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Dealing with Leech Cards
Dealing with Leech Cards

Leeches are cards that you forget over and over again. Identifying and fixing leeches is key to an enjoyable and efficient study experience.

Soren Bjornstad avatar
Written by Soren Bjornstad
Updated over a week ago

Leeches are flashcards that you've repeatedly learned and then forgotten again. These cards are disproportionately frustrating and consume a remarkably high percentage of your time – if you never take action on leeches, the hardest 5­–10% of your cards can account for 50% of your study time!

Fortunately, with a little bit of practice, most leeches can be “fixed” to make them less frustrating and easier to remember. This is a skill that may take some time to develop, but it's worth the work. While leech warnings may feel unnatural or annoying at first, getting in the habit of taking prompt action on difficult cards can transform your study sessions from frustrating and repetitive to enjoyable and highly efficient.

RemNote warns you when you practice a card that you've relearned and forgotten 4 times. This threshold is customizable in Settings > Flashcards, but we've found that 4 is an effective choice for most users and types of content.

There are three basic ways to handle a leech: disable it, edit it, or find a better way to remember it.

Disabling the card

First, consider whether it's really that important that you remember the answer to this specific card. If it's not unusually important (for instance, because it's critical for understanding a lot of other cards, or forgetting the answer might cost you hundreds of dollars or put someone's safety at risk), simply removing it from practice is a great option; it will free up your limited study time for more useful, more rewarding, and easier content.

Even if you might be tested on the card you're disabling, unless you're determined to achieve a 100.0% score on your exams, there's a good chance that learning other content is a more effective use of your time. Don't forget that you can always re-enable the card later if it turns out you have extra time to study or it becomes more important to know.

Editing the card

Many cards are difficult to remember for some specific reason – one that's arisen because of the specific flashcard or the way it fits into your knowledge base, rather than something intrinsically difficult about the ideas in it. If you can identify this reason, you'll be able to fix the problem. Common reasons include:

  • You don't fully understand the information being tested by the card. If you don't understand the space of ideas surrounding the contents of this flashcard, it will likely be hard to remember; rather than being able to work out the answer from a model in your head, you'll have to memorize it by rote. Maybe you can reread the section the content came from and add some new flashcards with more background information.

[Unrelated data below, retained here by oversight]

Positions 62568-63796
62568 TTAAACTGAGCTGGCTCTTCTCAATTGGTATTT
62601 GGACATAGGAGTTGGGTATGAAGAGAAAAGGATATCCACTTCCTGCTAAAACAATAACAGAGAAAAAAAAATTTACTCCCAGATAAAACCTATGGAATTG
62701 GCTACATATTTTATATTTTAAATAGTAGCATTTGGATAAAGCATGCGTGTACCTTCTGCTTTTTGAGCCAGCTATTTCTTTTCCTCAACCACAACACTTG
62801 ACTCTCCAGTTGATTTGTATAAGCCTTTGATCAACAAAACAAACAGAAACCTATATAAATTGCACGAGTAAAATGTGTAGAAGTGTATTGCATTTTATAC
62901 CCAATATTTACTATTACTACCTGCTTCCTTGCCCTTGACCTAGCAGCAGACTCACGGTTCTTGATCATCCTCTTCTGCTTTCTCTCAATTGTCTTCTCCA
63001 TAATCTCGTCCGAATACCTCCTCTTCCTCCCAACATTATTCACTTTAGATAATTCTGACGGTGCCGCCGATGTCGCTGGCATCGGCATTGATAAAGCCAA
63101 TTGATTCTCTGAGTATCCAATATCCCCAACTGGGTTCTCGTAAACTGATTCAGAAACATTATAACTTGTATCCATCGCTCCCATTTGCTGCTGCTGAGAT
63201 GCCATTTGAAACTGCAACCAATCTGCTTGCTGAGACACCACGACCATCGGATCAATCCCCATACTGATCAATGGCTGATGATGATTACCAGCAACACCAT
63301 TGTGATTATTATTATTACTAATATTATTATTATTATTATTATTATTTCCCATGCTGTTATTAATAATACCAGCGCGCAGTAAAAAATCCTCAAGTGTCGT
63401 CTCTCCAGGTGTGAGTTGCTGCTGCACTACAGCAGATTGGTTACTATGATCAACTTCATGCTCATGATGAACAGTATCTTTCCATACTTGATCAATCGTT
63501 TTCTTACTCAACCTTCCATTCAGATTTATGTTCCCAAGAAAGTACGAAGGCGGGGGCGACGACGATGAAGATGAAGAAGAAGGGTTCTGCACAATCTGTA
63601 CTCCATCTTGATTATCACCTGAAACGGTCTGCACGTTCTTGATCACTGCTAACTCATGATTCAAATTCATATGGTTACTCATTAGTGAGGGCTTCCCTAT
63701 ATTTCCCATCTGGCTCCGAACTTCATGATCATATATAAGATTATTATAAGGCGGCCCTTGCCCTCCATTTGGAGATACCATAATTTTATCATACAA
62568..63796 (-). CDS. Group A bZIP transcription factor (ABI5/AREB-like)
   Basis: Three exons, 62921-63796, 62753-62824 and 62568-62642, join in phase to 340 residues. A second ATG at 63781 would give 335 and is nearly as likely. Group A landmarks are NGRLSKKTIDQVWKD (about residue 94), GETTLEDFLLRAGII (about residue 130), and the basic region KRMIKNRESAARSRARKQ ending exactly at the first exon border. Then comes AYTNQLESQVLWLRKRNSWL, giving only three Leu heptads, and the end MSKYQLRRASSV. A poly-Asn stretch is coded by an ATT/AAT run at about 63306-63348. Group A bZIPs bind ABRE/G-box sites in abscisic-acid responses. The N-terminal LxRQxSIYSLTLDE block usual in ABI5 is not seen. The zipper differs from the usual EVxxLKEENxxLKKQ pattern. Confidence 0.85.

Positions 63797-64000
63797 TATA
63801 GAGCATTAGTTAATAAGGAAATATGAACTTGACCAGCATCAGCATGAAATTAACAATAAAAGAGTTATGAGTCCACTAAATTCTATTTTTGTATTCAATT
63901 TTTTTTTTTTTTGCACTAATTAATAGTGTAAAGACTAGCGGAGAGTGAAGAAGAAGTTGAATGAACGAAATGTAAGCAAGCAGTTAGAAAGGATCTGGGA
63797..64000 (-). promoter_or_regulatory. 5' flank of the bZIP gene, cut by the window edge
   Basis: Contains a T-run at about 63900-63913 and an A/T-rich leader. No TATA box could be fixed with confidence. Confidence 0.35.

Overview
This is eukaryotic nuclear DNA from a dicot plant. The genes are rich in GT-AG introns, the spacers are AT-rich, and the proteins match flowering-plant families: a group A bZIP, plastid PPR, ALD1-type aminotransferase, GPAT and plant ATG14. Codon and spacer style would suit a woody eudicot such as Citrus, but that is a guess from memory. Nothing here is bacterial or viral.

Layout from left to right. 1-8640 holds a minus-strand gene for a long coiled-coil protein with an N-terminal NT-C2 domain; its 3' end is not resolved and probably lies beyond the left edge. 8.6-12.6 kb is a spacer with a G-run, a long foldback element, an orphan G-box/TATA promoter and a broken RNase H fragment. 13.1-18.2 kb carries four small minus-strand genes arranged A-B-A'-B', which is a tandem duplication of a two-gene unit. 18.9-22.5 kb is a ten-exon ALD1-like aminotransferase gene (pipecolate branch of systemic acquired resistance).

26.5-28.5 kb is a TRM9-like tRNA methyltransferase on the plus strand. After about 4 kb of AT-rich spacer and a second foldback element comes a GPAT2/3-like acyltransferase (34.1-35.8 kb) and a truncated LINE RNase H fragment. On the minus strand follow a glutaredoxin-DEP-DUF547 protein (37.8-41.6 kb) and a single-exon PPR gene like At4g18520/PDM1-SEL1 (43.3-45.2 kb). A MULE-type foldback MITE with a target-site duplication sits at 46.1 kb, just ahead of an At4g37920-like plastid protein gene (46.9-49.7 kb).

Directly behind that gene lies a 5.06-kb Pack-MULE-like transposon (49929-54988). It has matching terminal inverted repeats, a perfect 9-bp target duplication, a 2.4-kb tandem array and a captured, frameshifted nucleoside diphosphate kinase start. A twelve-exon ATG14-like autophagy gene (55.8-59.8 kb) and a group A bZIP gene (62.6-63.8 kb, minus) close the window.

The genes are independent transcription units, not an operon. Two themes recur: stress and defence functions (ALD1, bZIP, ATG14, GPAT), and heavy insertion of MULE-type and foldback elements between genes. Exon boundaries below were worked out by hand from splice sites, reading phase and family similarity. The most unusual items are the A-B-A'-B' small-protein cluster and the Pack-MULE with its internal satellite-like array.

• The prompt is worded poorly. Cards can be hard to answer correctly because you are misreading the prompt (front side of the card) or misunderstanding what it's asking you to recall. Clarifying the prompt will solve this problem.

  • The card is too large. If one card tests several different pieces of information, or it's a multi-line card with many lines, it will become hard to remember everything at once. Long cards can usually be split up in some way, which will make them much easier to learn and retain. If you're not sure how to do this, check out this detailed guide to creating small, precise questions (this guide was written for Anki, but all the basic principles hold in RemNote as well).

  • You're confusing the card with another card. This is called memory interference. It's common when you're memorizing many similar items, like vocabulary or numerical statistics.

    There are several effective ways to handle interference:

    • Disable one of the cards. If one isn't very important, forgetting that one will give you space to remember the other.

    • Clarify the prompts of the interfering items. Sometimes there just isn't enough information on the front of the card to remind you which item you're supposed to be retrieving. A little more context (but not so much that you give away the answer) can help.

    • Create a new card asking yourself to distinguish between the two interfering items. This helps in two ways: first, it gives you extra practice, and second, it keeps the fact that there are two similar items fresh in your mind so that you'll remember to keep them straight when studying one of the specific items. If there's a problem with the prompts of the interfering items, though, fix that first – it's silly to make yourself learn an extra card to hide a problem with the phrasing of your flashcards, rather than address something intrinsically difficult about the material.

Finding some other way to remember the card better

If you don't see anything wrong with the card – it's just hard – and you can't afford to disable it, take a moment to create a mnemonic or give yourself additional practice in some other way before putting it back into review.

Ignoring leeches

Of course, it's always possible to simply ignore a leech and continue practicing cards without changing anything. On occasion, this may be sensible: perhaps you don't see anything wrong with the card or any way to learn it better and it's extremely important that you know it, or you think you were just about to get it down. However, in most cases ignoring it will just result in another round of forgetting and more wasted time, so be honest with yourself and don't get in the habit of using this option rather than addressing a real problem!

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